An enhancement of this setup is having two NVA pairs, where one handles handling all the incoming internet traffic and the other one handles all other scenarios. This is typically called a “Northbound / Southbound”-deployment. The “Northbound” will handle all incoming internet connections (“DMZ Ext”), where the Southbound (“DMZ Int”) will handle all internal flows and also the connections that need to go to the outside world.
Where a minor variant of this might by using a WAF for the Northbound traffic.
“Hub & Spoke”
Over the period of time, you’ll see additional subscriptions being introduced into your landscape. Setting up a DMZ-alike setup on each of those will be a rather expensive venture. In order to optimize costs, and to tighten security/governance structures, you can opt for a “Hub & Spoke“-model.
Here you have a central “Hub”, where all the NVAs reside. You’ll be terminating all connectivity (ExpressRoute, VPN, Internet, etc) on this VNET. In the other subscriptions, you’ll create a VNET-peering between those VNETs and the central HUB. From these SPOKE-subscriptions/VNETs, you’ll drive all traffic back to the HUB via UDRs. In addition, you can setup policies that disallow the usage of public IP addresses in those subscriptions/VNETs.
Moving to Azure? Thinking about networking will be inevitable. Though be aware that there is a kind of “growth”-model that will let you move from a more basic form to more advanced models.
Aside from that, several remarks / points of attention / advice I always provide during workshops ;
- When designing in Azure, think in terms of Layer 3 of the OSI model, and forget about Layer 2. Anything you want to do in Layer 2, here you’ll be leveraging the load balancer.
- Want to do advanced networking setups? You’ll end up using BGP.
- Be aware of the hierarchy of system routes, user defined routes & BGP.
- Discuss Azure integration with the NVA brands on your shortlist. Take not on how they handle user defined routes during failover scenario’s and if they can leverage Azure objects into their rulebase/set.
(Updated) Do I need an NVA/NGFW or not? Do I need to go for a “Hub & Spoke” or not?
A question that I was recently asked was if an NVA (NGFW) is mandatory for any of the deployment, or if a cloud-native approach can be taken? The answer is the most annoying consultancy answer you can get ; “It depends…”. So what is the tipping point? For me it bascially comes down to your security requirements. In a lot of cases, Enterprises require Deep Packet Inspection as part of their security requirements. And another requirement I do see popping up is the requirement to have a “Single Pane of Glass”. If those are the requirments, then yes, you need an NGFW in there.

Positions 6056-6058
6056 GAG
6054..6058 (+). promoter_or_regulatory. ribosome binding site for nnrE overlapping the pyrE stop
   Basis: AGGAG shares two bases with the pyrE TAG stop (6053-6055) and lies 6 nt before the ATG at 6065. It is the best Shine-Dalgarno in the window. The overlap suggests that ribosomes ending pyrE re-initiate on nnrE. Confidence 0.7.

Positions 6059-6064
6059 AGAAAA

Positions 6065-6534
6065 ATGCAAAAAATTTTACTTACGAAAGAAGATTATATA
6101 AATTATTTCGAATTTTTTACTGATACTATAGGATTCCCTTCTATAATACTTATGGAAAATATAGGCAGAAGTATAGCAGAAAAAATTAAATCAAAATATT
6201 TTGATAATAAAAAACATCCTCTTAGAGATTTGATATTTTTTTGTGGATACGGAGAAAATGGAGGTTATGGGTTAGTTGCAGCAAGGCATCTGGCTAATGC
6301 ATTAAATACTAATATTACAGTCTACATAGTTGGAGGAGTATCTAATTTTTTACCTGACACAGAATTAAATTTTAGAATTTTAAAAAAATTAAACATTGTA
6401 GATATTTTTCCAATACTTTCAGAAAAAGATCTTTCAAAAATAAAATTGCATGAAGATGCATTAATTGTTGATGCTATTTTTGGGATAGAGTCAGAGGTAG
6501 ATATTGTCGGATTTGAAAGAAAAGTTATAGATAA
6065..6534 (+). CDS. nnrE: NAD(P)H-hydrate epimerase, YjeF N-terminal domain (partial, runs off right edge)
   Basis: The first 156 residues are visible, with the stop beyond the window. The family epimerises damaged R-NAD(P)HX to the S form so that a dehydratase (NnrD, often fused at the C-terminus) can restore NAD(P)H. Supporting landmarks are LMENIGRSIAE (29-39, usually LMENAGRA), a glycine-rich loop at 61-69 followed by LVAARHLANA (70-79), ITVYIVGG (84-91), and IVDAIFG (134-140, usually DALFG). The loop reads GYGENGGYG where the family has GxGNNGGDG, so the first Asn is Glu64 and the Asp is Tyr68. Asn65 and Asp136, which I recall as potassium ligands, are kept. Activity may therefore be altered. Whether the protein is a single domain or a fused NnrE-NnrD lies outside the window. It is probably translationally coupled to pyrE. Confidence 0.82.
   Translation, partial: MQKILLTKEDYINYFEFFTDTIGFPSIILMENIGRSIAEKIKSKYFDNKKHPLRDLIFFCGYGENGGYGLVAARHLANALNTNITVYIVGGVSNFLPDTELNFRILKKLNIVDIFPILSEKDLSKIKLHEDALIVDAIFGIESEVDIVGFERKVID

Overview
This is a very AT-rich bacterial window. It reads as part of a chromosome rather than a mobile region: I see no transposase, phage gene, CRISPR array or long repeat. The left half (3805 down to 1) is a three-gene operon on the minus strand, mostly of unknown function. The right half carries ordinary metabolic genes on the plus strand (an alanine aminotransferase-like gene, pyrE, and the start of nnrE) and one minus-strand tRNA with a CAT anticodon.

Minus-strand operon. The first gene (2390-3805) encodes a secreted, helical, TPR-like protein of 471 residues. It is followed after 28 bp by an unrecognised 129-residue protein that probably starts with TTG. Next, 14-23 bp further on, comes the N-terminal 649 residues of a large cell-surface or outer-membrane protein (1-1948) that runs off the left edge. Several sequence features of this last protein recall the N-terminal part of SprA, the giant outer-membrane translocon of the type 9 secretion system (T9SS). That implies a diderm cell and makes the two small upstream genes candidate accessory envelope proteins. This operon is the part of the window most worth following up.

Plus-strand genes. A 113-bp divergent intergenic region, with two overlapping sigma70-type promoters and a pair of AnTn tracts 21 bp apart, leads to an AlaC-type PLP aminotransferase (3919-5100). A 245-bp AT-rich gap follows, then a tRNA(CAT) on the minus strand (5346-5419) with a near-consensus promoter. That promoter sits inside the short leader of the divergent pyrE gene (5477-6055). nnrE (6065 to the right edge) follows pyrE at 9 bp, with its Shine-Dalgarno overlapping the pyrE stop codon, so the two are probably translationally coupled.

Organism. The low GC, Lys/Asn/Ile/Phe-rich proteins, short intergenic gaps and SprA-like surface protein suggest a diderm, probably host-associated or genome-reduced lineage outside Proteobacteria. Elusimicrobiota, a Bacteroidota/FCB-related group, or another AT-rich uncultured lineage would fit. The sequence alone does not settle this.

In regards to the “Hub & Spoke”, where it’s similar to the previes question… “It depends”. The tipping point here is typically a cost considation and unified security requirement. The boundary of a virtual network is a region or a subscription. Thus if you cross those, then you’re going to breed virtual networks. Each virtual network might have a base infrastructure requirement (domain controller, backup, monitoring, jumpbox, firewall pair, etc)… So costs might arise in doing so. By leveraging a HUB, you can consolidate those costs.
Another reason to do so is from a network routing perspective. If you have a lot of VNETS linked into a kind of “mesh”, then routing may soon get very complex. By having one routing endpoint (from the viewpoint of the Spoke), the routing will become less complex than the aggregate of a distributed rulebase managed by various people/teams.
Though in the end, know that you can do A LOT with Azure. Though that does not mean you HAVE to do it… Always take your requirements into account and create the most (cost/operational) efficient architecture.